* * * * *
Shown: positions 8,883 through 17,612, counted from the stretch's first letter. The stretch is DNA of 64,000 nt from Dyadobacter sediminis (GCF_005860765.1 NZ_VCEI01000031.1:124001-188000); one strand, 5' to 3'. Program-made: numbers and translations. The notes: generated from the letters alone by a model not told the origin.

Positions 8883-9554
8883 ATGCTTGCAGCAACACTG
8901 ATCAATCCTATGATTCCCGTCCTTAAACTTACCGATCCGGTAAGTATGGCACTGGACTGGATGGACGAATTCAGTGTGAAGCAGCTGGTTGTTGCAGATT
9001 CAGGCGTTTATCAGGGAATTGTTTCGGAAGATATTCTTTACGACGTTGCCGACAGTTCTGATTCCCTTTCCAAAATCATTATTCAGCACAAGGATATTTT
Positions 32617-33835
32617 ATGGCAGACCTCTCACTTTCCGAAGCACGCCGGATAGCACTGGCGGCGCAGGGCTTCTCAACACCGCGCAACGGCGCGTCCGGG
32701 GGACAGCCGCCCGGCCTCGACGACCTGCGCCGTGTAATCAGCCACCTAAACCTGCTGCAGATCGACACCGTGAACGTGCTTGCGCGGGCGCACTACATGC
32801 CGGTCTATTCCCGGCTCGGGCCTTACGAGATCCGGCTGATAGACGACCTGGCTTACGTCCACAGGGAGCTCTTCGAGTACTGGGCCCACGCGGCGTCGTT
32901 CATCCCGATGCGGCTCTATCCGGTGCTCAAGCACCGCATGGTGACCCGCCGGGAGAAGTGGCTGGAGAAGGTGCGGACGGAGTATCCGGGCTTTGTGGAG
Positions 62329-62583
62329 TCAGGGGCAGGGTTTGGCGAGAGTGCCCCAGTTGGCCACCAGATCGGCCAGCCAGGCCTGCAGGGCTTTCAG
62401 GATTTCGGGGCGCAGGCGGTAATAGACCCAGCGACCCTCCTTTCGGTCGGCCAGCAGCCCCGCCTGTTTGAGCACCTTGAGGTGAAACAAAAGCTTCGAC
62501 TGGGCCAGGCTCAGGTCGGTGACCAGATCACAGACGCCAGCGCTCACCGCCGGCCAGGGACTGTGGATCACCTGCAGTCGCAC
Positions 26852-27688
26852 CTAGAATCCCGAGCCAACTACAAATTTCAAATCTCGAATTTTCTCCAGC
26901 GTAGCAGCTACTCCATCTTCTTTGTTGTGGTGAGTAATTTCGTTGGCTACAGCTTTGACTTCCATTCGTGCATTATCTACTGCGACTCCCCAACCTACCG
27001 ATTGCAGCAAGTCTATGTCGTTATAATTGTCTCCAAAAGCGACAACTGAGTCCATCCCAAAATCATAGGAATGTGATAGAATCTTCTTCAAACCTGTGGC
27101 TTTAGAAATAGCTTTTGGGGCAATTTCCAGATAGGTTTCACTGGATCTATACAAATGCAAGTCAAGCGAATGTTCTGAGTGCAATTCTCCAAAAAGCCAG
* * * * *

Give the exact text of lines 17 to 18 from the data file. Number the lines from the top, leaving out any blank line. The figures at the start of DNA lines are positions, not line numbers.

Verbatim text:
26901 GTAGCAGCTACTCCATCTTCTTTGTTGTGGTGAGTAATTTCGTTGGCTACAGCTTTGACTTCCATTCGTGCATTATCTACTGCGACTCCCCAACCTACCG
27001 ATTGCAGCAAGTCTATGTCGTTATAATTGTCTCCAAAAGCGACAACTGAGTCCATCCCAAAATCATAGGAATGTGATAGAATCTTCTTCAAACCTGTGGC